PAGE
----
Thursday, May 30, 2013 |
Jacob Barnett is a unique 15-year-old. When he was 10, he tested mathematically at the level of a PhD student in astrophysics. He's currently studying at the level of a post-graduate student. And he's working on a theory in astrophysics where there are already predictions his ideas will eventually earn him a Nobel Prize.
But eight years before that, when he was two years old, doctors told his mom that he'd never be able to function properly in society. They warned he might never be able to make eye contact or speak directly to his parents. Jacob was diagnosed with autism. In a new book called The Spark: A Mother's Story of Nurturing Genius, Jacob's mom Kristine Barnett writes about how she made the decision to foster Jacob's autistic traits rather than try to correct them.
Kristine started to notice that something was different about Jacob at a very young age. "Even as a young baby, he certainly was preoccupied with things that other babies around him [weren't]. I'd just never seen other babies do those sorts of things. One thing was we had a duvet on our bed that was plaid and he would cry if we went away from the plaid. So I took to wearing plaid shirts," she told The Current host Anna Maria Tremonti. "So much in the way that mom's will bring pacifiers around for their babies, I always had to have a scrap of plaid or he would be in a complete meltdown."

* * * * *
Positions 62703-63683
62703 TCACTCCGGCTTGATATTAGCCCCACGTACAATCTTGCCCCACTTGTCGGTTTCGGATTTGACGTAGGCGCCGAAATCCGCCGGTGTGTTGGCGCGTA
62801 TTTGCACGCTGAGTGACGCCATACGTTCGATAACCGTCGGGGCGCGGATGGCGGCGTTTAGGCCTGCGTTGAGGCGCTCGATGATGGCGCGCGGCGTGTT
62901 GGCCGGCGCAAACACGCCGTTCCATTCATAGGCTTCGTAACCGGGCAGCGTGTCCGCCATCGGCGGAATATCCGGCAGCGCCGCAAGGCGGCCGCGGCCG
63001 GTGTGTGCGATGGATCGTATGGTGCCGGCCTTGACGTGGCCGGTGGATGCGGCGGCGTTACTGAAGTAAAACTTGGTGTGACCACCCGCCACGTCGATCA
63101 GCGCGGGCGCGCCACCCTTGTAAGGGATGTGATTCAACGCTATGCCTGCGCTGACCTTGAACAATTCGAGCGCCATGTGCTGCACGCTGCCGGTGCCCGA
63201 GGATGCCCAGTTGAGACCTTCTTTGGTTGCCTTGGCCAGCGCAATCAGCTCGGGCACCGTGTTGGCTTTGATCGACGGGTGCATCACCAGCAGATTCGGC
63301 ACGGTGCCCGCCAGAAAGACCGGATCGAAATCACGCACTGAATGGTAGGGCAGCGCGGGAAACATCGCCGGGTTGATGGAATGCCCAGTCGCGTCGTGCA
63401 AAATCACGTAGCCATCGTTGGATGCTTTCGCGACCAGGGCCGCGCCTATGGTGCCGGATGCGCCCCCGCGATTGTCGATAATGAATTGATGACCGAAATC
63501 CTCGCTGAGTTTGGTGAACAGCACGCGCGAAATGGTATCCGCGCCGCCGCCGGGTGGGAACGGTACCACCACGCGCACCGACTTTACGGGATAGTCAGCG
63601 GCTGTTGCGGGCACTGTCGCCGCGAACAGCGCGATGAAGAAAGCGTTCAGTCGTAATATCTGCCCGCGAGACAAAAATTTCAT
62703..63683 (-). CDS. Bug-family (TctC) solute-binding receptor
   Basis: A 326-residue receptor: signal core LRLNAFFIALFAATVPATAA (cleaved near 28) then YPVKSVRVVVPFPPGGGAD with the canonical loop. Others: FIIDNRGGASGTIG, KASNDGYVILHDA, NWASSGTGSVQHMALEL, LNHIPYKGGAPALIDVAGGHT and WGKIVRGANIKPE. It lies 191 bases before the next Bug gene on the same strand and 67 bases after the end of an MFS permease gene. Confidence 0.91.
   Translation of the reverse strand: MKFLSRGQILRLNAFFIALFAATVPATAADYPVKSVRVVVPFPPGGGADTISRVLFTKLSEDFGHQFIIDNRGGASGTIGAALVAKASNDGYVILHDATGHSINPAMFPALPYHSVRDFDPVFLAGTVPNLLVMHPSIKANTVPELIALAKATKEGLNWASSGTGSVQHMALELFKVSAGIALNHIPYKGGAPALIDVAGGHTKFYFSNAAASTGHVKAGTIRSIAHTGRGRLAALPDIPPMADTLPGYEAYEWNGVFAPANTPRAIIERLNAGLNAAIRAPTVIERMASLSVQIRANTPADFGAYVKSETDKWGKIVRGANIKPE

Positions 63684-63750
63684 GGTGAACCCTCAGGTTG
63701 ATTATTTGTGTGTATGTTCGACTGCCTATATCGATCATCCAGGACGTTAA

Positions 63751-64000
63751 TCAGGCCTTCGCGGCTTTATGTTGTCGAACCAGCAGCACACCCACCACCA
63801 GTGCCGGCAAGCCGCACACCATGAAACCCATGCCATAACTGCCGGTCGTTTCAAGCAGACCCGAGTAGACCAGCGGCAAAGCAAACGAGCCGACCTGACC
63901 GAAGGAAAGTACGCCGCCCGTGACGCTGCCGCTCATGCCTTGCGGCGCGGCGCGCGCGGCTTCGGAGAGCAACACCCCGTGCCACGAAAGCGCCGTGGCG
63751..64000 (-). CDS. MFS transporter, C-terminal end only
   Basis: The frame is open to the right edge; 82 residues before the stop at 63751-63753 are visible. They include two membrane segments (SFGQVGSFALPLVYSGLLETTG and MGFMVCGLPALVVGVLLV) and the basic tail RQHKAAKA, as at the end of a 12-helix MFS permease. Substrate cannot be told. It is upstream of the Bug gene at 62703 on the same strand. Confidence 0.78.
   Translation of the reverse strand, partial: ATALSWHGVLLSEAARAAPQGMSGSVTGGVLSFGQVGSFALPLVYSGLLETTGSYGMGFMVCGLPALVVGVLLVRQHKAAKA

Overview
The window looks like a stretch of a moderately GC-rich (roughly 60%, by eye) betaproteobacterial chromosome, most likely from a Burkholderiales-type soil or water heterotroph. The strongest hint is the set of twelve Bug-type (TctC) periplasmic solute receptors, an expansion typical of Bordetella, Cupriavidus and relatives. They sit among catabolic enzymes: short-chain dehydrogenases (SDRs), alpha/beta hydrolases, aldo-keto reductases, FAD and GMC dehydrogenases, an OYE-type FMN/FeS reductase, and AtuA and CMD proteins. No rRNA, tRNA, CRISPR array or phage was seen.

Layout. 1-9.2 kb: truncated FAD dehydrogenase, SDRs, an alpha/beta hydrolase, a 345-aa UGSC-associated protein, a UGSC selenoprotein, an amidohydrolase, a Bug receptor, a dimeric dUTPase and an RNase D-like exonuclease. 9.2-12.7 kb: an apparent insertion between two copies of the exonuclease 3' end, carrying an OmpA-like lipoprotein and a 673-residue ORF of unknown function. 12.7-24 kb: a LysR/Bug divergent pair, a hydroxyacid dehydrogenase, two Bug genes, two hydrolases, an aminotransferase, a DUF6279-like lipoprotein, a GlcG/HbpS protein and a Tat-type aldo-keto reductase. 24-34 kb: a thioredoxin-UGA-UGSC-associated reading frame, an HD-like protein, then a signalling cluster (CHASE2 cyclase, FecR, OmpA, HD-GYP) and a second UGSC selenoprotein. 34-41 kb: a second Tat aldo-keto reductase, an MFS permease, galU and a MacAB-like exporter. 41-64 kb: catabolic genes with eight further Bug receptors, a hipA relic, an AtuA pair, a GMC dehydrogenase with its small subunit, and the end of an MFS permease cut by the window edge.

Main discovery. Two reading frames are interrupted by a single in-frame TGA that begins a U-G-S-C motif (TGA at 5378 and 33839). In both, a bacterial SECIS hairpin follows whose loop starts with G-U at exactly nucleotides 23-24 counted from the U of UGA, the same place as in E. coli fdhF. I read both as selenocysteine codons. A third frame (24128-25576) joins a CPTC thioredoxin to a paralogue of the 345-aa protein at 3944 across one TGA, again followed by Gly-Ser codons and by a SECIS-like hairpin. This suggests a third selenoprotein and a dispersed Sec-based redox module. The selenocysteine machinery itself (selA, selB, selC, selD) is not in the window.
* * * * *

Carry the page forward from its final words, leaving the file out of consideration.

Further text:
Kristine goes on to explain that at the beginning she followed the doctor's orders about Jacob's diagnosis, she put him in therapy that lasted upwards of 60 hours per week. "His diagnosis kept being revised and it got worse and worse to the point where they said, 'your son has a pervasive developmental disorder. This is autism and it will be with him for the rest of his life. He will probably never talk to you again. He will not be able to learn...it was just terrifying to me, as a mom."
But after the shock of the diagnosis started to wear off, Kristine says she began to pay closer attention to the behaviour that the doctors found problematic in Jacob. "I think Jacob sees the world in a very different way, and it's very beautiful. What seemed to be these preoccupations with shapes and patterns turned into math and science and on his own. When I looked up what he was doing as a little boy, he would be discovering some of the things that great scientists had discovered before him."
Kristine made a decision that would be controversial to both the rest of her family and the doctors looking after Jacob. She took him out of therapy, and decided to play with him --indulging all of his curious behaviour. "In my efforts to help him we were not giving him time to have a childhood," she said.
And while Jacob's autism became more pronounced, so did his intelligence. Jacob enrolled in university at the age of 11. He's been working on his theory, PT Symmetry. "Basically it's a quantum system that if you reverse it under both time and space inversions it remains the same. But if you just revert it under space it's not the same," he explained. And when asked about his autism, he responded with pride that it is a defining part of his character. Like his mom, Jacob sees his autism directly linked to his sharp intelligence. "In my opinion, autism is just a sense of focus," he said. Really, most of the autistic children are off and they're focusing on some subject. Although the exact technicalities of what their interests are vary quite a lot, I've seen some autistic people who end up becoming very successful engineers, very successful computer scientists...and if you narrow what it is they're doing you will see amazing things."